The Shiu Research Laboratory is devoted to laboratory and clinical research related to hemodialysis vascular access and mechanobiology of vascular cells in health and in disease.
Major Areas of Focus
One of our major areas of focus is the investigation of the pathophysiology of hemodialysis vascular access failure, as well as strategies to inhibit vascular access stenosis. Performance of a successful hemodialysis procedure requires a functional vascular access, which is a surgically-created blood conduit and the site on the patient’s body where blood is removed and returned during dialysis. Unfortunately, these conduits often fail and vascular access dysfunction is a major cause of morbidity and hospitalization in the hemodialysis population. No clinical therapies are currently available to significantly prevent or treat vascular access dysfunction. There are three main forms of vascular access: (1) the native arteriovenous fistula, (2) the synthetic arteriovenous graft, and (3) the cuffed double-lumen catheter. Each form has its own specific problems leading to failure. Dr. Shiu’s Research Laboratory is devoted to laboratory and clinical research related to understanding the pathophysiology of vascular access failure, and developing novel approaches to improve vascular access longevity and function. We aim to identify new mechanotransduction pathways responsible for neointimal hyperplasia formation in and failure of arteriovenous grafts and fistulas. We also aim to understand the role of extracellular matrices in hemodialysis vascular access failure. The results have the potential for broad applications in other vascular pathological conditions.
Another major area of focus is the investigation of the biomechanics of hemodialysis vascular access. In arteriovenous grafts and fistulas, shunting of arterial blood flow directly into the vein alters the hemodynamics in the vein. We believe that aberrant hemodynamic changes are major contributors to vascular access failure. Detailed hemodynamic changes in the arteriovenous conduits are not yet fully understood, partly because of the technical challenges, especially those that are required to assess the deformation of the thin venous wall. We have made significant progress in establishing these techniques in recent years. We have used imaging-based computational fluid dynamics to characterize the complex blood flow patterns and fluid shear stress in human and porcine arteriovenous accesses. We also have used imaging-based finite element analysis to measure the deformation of thin venous wall under arterial pressure at high resolution and calculate the wall stress. We also use elastography and other strain analysis methods for in vivo measurement of vein mechanics. These state-of-the-art techniques have broad applications in the biomechanics fields.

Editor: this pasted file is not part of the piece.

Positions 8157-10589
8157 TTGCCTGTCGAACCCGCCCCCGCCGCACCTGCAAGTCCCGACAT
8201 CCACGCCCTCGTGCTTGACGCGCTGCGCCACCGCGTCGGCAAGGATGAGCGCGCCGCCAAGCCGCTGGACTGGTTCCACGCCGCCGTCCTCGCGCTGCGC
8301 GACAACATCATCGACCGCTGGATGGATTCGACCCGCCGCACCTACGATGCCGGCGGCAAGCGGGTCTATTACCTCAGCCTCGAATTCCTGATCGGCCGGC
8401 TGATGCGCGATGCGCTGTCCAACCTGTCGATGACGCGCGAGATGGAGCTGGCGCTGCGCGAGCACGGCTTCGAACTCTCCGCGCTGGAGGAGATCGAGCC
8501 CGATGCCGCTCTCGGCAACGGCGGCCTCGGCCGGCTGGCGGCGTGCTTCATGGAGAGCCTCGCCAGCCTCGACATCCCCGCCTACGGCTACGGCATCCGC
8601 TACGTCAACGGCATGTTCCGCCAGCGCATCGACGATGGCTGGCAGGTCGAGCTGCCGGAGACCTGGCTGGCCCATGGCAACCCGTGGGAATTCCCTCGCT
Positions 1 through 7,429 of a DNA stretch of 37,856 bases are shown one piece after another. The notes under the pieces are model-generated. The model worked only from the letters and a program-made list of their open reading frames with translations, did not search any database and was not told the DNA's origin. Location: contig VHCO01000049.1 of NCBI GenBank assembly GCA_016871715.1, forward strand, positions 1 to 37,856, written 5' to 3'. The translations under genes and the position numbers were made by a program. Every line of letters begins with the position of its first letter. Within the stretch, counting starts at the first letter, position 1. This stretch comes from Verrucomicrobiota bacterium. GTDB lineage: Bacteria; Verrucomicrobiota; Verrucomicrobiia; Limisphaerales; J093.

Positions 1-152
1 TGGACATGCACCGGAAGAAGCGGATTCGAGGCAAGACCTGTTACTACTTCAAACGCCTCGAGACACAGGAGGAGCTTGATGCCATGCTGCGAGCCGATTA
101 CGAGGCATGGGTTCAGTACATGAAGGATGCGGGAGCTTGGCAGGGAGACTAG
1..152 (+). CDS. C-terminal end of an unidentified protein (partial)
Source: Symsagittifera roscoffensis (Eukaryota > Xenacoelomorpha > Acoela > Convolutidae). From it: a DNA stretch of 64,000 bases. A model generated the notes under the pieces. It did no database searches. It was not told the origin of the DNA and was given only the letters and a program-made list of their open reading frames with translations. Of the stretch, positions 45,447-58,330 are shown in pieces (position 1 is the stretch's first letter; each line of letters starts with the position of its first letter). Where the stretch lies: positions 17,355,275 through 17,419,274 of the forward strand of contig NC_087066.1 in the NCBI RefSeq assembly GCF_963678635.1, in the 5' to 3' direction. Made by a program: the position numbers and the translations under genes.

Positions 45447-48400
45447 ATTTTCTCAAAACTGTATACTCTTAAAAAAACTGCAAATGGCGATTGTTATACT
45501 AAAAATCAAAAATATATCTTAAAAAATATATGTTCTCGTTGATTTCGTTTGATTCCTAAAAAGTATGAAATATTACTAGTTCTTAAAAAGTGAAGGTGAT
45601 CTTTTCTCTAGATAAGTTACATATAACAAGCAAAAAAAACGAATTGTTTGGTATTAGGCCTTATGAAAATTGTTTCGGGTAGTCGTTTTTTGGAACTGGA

We also have substantial experience in (1) investigating cell responses to mechanical stimulation using in vitro and ex vivo models where cells are exposed to mechanical loading that closely approximates in vivo conditions; (2) using imaging-based modeling to characterize mechanical environments in vivo; (3) exploring how vascular cells sense and react to altered blood flow rate/pressure and how hemodynamic stress contributes to vascular wall remodeling. Our laboratory is fully equipped for research projects in these areas, and our methods are state-of-the art techniques.